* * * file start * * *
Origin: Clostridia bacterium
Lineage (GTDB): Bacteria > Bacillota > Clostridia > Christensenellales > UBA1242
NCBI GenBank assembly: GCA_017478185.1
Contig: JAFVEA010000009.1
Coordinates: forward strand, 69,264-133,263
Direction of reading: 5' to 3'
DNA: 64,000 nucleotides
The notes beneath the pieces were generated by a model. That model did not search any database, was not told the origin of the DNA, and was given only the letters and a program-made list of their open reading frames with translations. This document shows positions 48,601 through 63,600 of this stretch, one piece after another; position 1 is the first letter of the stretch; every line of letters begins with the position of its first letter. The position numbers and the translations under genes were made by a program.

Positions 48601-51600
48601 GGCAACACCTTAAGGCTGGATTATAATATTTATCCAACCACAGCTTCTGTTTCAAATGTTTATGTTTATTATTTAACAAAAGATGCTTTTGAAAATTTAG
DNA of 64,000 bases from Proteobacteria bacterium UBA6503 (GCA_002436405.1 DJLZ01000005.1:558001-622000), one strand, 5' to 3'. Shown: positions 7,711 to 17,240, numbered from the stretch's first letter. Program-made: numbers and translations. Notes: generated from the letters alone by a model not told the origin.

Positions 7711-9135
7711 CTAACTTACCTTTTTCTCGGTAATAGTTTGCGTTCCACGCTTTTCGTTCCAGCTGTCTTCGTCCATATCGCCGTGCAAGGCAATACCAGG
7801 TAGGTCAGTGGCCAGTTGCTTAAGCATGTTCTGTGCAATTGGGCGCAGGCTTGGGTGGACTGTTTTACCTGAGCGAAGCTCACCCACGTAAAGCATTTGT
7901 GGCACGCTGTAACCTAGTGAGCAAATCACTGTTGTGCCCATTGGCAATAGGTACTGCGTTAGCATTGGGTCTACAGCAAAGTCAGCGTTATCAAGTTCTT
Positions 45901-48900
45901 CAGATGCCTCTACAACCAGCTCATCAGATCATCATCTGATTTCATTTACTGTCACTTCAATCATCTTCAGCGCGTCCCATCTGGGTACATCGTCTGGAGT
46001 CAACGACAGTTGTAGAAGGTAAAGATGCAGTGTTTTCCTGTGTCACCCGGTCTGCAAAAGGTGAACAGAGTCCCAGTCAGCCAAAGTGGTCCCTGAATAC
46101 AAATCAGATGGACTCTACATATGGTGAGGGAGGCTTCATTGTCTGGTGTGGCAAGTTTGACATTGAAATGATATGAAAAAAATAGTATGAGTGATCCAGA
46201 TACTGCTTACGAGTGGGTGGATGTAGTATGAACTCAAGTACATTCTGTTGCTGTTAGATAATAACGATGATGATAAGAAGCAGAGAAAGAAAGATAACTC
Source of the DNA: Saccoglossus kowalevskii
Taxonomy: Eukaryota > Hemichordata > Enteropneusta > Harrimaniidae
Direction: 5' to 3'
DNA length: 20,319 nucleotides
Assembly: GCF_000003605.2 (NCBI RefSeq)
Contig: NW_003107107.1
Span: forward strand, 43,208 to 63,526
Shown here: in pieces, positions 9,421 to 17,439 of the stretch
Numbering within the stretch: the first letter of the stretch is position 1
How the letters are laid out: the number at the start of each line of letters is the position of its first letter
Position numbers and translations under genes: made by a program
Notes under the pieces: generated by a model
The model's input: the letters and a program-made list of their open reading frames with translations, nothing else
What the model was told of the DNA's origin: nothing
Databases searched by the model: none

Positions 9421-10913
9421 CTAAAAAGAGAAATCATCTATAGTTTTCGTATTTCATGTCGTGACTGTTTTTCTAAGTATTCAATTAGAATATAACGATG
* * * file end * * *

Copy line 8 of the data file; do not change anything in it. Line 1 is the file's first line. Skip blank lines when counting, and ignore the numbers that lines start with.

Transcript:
The notes beneath the pieces were generated by a model. That model did not search any database, was not told the origin of the DNA, and was given only the letters and a program-made list of their open reading frames with translations. This document shows positions 48,601 through 63,600 of this stretch, one piece after another; position 1 is the first letter of the stretch; every line of letters begins with the position of its first letter. The position numbers and the translations under genes were made by a program.